The research team at the University of Montana’s Climate Office recently used several types of land remote sensing data in an effort to update the 1992 Montana Climate Atlas. According to the Montana Climate Office, the new Montana Climate Atlas was created in part to better understand Montana’s climate and “to spark a conversation about how climate relates to the resources and industries Montanans depend upon.” As the climate data steward for the Montana Spatial Data Infrastructure (MSDI), the Montana Climate office attempts to identify the public climate datasets that are available as a resource to answer a variety of questions about the climate of Montana. One goal of the atlas is to provide users with sample products for application within their projects.
Data from the Moderate Resolution Imaging Spectroradiometer (MODIS) sensor, located on NASA’s Terra and Aqua satellites, was chosen as a primary data source for the Atlas because the sensors are able to capture data over large areas. Additionally, the sensor has a wide range of spatial resolutions, 250, 500 and 1,000 meters, as well as temporal resolutions, including 5 minute, daily, 4 day, 8 day, 16 day, monthly and yearly. All of these factors combined make MODIS a valuable resource for the state of Montana to capture its vast landscapes and observe trends over time.
In general, MODIS data products are used to monitor land cover, albedo, fire, surface reflectance, temperature and vegetation. The Montana Climate Office specifically used the Normalized Difference Vegetation Index (NDVI) and Enhanced Vegetation Index (EVI) from two different MODIS vegetation products. The 16 day, 250 meter resolution vegetation indices product (MOD13Q1) and the monthly 1 kilometer resolution vegetation indices product (MOD13A3) were used to create mosaicked vegetation products for the Montana Climate Atlas. Both of these indices can be used to monitor vegetation conditions and describe the amount of green vegetation present in an area. EVI can provide additional insight for densely vegetated areas as it reduces background variations in the canopy layer. These products were also used to derive an annual Drought Severity Index (DSI), which is used to monitor drought in the state and identify wet and dry years.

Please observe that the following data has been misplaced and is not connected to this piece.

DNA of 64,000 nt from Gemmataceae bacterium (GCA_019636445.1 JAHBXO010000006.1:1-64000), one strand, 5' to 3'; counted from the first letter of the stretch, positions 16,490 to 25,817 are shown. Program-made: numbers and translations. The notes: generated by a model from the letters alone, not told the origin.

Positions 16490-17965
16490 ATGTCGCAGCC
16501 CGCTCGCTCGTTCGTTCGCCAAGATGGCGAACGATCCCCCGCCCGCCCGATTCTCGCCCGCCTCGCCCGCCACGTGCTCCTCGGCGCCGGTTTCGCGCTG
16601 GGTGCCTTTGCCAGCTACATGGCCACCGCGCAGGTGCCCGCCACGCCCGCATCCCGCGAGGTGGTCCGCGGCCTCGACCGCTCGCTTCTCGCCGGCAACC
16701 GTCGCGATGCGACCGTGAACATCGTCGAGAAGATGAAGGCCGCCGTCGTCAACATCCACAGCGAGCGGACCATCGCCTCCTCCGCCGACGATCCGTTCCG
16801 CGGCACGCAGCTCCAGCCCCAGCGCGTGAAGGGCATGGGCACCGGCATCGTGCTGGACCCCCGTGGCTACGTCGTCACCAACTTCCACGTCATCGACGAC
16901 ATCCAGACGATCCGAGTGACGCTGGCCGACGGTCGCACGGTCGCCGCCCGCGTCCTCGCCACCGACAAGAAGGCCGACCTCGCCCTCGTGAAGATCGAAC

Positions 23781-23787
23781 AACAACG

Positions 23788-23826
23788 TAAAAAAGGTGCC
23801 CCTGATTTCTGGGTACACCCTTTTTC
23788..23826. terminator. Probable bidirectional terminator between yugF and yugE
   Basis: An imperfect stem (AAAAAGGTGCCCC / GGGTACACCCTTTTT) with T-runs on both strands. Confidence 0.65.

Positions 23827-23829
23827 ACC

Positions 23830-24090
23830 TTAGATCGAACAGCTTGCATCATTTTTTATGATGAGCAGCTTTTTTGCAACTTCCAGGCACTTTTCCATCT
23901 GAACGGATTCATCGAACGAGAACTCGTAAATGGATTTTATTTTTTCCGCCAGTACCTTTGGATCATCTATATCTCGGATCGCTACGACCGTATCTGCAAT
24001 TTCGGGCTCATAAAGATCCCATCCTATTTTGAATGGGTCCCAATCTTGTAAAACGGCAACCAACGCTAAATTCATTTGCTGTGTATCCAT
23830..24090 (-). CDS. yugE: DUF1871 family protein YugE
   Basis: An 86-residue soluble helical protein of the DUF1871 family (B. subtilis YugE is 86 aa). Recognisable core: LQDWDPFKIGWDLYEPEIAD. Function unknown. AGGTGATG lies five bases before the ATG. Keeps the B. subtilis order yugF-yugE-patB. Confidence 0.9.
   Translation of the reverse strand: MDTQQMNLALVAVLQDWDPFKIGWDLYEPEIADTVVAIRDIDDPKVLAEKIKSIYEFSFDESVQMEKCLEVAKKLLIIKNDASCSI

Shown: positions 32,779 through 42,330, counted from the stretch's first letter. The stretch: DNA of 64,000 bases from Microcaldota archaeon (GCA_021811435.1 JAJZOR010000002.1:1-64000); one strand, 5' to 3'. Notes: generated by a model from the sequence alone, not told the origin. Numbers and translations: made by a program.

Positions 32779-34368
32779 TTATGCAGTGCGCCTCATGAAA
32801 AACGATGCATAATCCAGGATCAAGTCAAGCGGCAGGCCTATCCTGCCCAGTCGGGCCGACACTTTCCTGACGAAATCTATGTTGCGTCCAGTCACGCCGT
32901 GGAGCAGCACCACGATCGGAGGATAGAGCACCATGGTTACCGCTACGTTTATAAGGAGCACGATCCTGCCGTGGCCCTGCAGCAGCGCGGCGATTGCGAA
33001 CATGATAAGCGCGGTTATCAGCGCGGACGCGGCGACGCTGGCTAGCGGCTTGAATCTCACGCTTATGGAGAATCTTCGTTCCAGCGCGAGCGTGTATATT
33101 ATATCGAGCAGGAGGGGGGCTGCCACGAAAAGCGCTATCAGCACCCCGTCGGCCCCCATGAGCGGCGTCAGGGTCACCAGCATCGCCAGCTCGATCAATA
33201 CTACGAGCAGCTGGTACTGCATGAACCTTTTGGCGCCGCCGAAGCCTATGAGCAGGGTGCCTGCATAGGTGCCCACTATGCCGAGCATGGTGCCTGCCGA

A map from the Montana Climate Atlas of the Mean Annual Normalized Difference Vegetation Index (NDVI). The NDVI utilized in the Atlas is derived from two MODIS products, MOD13Q1 and MOD13A3.
The team also used multiple other data sources to generate products for the Atlas including Daymet and PRISM precipitation and the University of Montana’s TopoWx temperature data, whose algorithm also uses MODIS land surface temperature data (MYD11A2). The data products created from MODIS, in-situ and other data sources will be helpful to many user communities, including those interested in the agriculture, viticulture, forestry and water resources of Montana.
The Montana Climate Atlas is available as a print edition and as well as an online edition that can be used in your browser or GIS software.
Sweet, M.D., J. Oyler, K. Jencso, S. Running, and A. Ballantyne., 2015, Climate atlas of Montana Montana forest and conservation experiment station: University of Montana September 8, 2015, accessed September 9, 2015, at http://www.climate.umt.edu/atlas/default.php.
Material written by Michael Sweet1, Lindsey Harriman2, and Danielle Golon3
1 University of Montana, Missoula, Montana, USA.
2 Stinger Ghaffarian Technologies, contractor to the U.S. Geological Survey, Earth Resources Observation and Science (EROS) Center, Sioux Falls, South Dakota, USA. Work performed under USGS contract G15PD00766 for LP DAAC4.
3 Innovate!, Inc., contractor to the U.S. Geological Survey, Earth Resources Observation and Science (EROS) Center, Sioux Falls, South Dakota, USA. Work performed under USGS contract G15PD00766 for LP DAAC4.
4 LP DAAC Work performed under NASA contract NNG14HH33I.